Exercise, exercise, exercise
Overeating and/or a lack of exercise contributes to an increase in fat around the throat, which could affect the quality of the sleep you and your partner get. Even if sleep apnea isn’t a problem, exercising helps to regulate body temperature, which can aid sleep. Exercise is also a stress buster. So if stress is keeping you awake, get onto that treadmill.

Exorcize your ghosts
Don’t waste time and energy recounting all the stuff that made you unhappy during the day. I know many of us tend to replay the arguments we had with people, thinking of the things we should have said and done, obsessing over how others would now be perceiving us. Rather than let such things play over and over inside your head, why not just read a flighty work of fiction and lose yourself in a little fantasy instead? Oh, don’t read using your iPhone or any gadget that gives off light. Use a Kindle or a real book.

Pray, meditate, stretch …
Do whatever it is that relaxes your mind and body. A 2-minute breathing practice and some easy stretches will prepare you for bed and help you sleep much deeper.

Most importantly, be patient. If you have been a poor sleeper for way too long, you will not be able to sleep continuously for 8 hours. Don’t stress yourself out, just try your best. If you wake up after just 3 hours of sleep, don’t turn to your phone or turn on the TV. It’s like hot yoga – even if you can’t go on – try to remain in the room and build your “tolerance”. Lie on your back, close your eyes, and just breathe …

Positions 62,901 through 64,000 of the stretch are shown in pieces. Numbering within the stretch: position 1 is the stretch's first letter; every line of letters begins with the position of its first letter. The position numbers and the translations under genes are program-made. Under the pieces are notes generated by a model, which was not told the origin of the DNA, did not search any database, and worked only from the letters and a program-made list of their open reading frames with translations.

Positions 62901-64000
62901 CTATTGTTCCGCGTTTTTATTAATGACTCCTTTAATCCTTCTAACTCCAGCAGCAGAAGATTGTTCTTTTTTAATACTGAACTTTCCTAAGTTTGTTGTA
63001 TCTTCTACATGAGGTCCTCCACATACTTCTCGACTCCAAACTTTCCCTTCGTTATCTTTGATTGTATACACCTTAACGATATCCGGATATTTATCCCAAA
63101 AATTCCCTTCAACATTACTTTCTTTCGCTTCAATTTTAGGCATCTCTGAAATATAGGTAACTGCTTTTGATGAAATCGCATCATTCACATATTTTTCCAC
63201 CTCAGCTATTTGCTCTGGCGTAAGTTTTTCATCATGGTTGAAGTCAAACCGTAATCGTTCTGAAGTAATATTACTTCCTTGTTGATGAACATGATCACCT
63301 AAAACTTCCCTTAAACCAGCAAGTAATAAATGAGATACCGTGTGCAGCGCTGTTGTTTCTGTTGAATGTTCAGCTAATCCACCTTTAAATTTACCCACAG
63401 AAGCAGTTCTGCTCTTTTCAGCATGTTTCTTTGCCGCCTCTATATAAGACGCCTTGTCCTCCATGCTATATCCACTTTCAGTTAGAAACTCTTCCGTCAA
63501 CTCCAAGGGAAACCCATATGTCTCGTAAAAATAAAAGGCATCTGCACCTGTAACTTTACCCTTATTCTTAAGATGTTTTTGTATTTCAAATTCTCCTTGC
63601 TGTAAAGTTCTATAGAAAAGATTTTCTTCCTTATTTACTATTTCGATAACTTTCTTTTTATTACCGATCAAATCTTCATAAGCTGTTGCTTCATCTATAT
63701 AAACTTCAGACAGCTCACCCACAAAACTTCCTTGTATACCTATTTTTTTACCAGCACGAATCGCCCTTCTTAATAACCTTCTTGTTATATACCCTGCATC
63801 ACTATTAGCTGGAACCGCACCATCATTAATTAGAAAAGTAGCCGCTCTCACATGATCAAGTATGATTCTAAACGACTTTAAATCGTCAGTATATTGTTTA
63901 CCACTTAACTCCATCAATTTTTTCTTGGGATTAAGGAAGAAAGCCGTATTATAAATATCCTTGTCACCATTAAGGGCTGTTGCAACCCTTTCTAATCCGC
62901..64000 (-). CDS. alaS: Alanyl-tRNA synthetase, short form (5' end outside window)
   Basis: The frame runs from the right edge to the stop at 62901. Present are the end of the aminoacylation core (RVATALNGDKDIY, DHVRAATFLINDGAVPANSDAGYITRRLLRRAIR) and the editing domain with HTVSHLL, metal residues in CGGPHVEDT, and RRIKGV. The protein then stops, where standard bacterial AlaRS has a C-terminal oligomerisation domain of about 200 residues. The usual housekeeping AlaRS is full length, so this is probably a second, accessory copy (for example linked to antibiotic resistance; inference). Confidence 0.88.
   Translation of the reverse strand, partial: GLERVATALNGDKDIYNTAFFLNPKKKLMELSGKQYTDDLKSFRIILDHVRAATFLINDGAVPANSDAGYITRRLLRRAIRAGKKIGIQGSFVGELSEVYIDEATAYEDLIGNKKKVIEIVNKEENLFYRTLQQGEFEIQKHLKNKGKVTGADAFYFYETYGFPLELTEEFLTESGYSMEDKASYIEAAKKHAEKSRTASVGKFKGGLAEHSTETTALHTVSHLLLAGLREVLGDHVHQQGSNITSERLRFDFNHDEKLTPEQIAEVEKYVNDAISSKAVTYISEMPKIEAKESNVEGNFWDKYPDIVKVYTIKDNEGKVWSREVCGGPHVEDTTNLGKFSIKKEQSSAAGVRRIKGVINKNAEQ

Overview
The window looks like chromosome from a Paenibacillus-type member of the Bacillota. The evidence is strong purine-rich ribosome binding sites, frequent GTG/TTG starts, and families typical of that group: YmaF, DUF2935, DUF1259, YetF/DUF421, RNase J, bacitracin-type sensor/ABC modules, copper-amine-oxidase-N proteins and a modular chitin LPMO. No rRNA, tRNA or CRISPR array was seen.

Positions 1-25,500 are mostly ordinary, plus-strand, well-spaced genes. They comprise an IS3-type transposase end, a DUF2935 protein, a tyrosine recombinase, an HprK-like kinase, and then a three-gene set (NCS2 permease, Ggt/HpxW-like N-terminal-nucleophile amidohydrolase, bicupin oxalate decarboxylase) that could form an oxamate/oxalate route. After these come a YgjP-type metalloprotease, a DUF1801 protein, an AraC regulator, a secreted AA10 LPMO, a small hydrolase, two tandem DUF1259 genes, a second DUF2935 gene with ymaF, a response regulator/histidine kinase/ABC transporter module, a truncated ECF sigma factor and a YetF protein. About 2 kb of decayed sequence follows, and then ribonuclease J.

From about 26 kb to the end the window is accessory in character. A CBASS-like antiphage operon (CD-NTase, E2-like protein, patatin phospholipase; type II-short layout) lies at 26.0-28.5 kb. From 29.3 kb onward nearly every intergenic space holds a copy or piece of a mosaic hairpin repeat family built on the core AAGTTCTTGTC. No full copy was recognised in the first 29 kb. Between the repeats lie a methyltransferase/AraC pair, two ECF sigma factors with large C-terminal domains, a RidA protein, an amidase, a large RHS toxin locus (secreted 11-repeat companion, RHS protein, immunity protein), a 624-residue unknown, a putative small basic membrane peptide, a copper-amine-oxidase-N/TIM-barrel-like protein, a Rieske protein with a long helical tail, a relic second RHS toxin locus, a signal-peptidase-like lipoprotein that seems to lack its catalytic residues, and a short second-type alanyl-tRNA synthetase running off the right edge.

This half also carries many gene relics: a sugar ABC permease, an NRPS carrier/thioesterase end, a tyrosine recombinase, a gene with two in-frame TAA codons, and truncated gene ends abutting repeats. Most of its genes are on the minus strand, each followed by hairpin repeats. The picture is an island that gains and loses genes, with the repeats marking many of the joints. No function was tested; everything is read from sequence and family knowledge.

About The Author: Deborah Tan is a founder of Material World. After 10 years of working in magazines Cleo and Cosmopolitan Singapore, she is now a freelance writer/editor who works on this website full-time. She likes liquid eyeliners, bright red lipsticks, tattoos, rock & roll, Mad Men, and Suits. She is going home to sleep after this post. Follow her on Twitter @DebTanTweets.

Body News, Health & Fitness, Wellbeing

Sing Me To Sleep – Tan Lili

In this day and age, sleep feels almost like a luxury when it is in fact a necessity – a necessary evil, as many would put it. With World Sleep Day just around the corner, it’s high time to adopt a new attitude towards sleep as well as develop some new habits to help you sleep better.

How I look like every morning - only 10 times less attractive.

How I look like every morning – only 10 times less attractive.

There are so many things to do, people to see, deadlines to meet, places to be … yet there’s so little time. If only we had more waking hours a day. Sleep is overrated, anyway. Besides, there’s always the weekend to catch up on lost snooze time.

Unless you live in a country that isn’t relentlessly fighting for the top spot in practically everything, you would have likely agreed with the above sentiment. To me, though, sleep is never overrated. So often in the middle of the day, I’d think of my bed with equal parts longing and anguish – longing to lie down on it; anguish for my wishful thinking. Not too long ago, I worked from 10am to 6am for three consecutive days, surviving on only two hours of sleep per day (and countless cans of Red Bull). On hindsight, it’s amazing how far we can push the human body, but that is something I’m certainly not dying to find out.